Stop Cyberbullying Day: The evolution of the phenomenon
The internet is a great place for children to learn and have fun, but it comes with risks and challenges they have to deal with. Cyberbullying is one of the most far-reaching issues facing children today.
Bullying has unfortunately been part of growing up forever, but its offline version was limited to a small audience and could often be avoided. Technology took bullying to the next level: bullies can harass anyone, anytime, at any hour of the day in front of a broader audience. Even within the internet, cyberbullying has moved from chat rooms and messaging into social media platforms, games and apps that allow anonymous interactions. It’s hard to trace the bullies so they can avoid both the consequence of their actions and knowledge of the harmful effects. Some find it easier than ever to propagate hate speech, sexual remarks, stalking, trolling and ridicule.
Online bullying stats from the EU show that teenagers from 13 to 15 are most likely to experience cyberbullying.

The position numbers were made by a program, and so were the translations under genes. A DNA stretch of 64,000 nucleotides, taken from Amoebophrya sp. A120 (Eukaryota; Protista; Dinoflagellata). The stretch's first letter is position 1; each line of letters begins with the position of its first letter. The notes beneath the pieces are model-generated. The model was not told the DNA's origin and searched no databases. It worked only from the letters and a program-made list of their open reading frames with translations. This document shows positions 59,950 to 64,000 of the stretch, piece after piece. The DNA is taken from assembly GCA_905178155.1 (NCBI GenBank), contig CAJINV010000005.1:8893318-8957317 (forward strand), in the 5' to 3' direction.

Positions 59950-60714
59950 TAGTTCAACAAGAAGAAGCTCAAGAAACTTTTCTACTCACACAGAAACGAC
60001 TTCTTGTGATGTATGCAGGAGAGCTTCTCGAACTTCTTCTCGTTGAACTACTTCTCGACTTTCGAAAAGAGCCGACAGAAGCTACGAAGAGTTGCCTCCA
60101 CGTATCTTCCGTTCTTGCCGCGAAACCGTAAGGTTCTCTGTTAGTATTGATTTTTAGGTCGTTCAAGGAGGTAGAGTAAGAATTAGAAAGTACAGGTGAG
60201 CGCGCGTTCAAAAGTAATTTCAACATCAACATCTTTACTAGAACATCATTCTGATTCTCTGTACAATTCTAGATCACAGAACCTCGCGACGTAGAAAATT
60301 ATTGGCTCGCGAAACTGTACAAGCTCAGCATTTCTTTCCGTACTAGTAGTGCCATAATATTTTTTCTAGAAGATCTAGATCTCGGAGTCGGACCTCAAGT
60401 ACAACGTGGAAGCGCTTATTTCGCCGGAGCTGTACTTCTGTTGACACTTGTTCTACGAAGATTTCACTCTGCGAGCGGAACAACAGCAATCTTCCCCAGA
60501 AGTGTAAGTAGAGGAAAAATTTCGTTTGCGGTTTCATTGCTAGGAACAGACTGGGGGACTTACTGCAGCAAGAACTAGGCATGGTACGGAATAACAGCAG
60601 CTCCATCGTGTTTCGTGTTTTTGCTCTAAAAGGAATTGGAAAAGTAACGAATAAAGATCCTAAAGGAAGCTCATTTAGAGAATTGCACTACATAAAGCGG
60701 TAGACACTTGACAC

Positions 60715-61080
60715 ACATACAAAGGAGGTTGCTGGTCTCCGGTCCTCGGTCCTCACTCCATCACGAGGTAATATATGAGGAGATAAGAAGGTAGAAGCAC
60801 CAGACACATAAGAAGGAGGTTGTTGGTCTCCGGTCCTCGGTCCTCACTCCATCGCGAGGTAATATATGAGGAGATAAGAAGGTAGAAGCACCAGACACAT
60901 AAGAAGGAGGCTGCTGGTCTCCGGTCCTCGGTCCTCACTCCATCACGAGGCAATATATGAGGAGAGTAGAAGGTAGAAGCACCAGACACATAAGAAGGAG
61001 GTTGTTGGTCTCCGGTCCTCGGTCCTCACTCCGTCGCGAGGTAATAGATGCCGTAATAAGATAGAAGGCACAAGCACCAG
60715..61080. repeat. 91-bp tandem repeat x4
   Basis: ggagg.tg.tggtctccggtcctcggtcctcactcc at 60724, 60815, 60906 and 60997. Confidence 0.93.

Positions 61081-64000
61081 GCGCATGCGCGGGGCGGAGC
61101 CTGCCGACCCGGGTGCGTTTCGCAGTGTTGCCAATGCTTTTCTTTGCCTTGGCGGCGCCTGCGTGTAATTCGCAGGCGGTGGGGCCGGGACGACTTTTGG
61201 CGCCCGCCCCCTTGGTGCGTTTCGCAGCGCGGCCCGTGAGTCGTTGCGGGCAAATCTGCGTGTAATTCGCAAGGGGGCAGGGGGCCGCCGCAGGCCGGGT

People are increasingly aware of cyberbullying and the harm it does to children, and they seem preoccupied in understanding and taking an active role in stopping it. At a global scale, cyberbullying awareness is now at 75% on average.
Parents worry about their kids’ digital safety. According to a Bitdefender* study, 80% of parents are concerned about who their child interacts with online and half of parents of 14- to 15-year-old children regularly talk about staying safe online.
Two-thirds of parents of children aged 5 to 17 in the USA use a Parental Control option, be it paid or free. This is a wise decision, as only about 38% of cyberbullying victims are willing to admit it to their parents and talk about it.
Here are other quick stats and facts about cyberbullying that will convince you to join and support Parental Advisor’s fight against cyberbullying:
- 34% of kids in the US have suffered cyberbullying at least once
- Over 80% of children own a mobile phone and have multiple social network accounts
- Instagram is a top cyberbullying platform, accounting for 40% of the cases, followed by Facebook at 31% and Snapchat at 31%.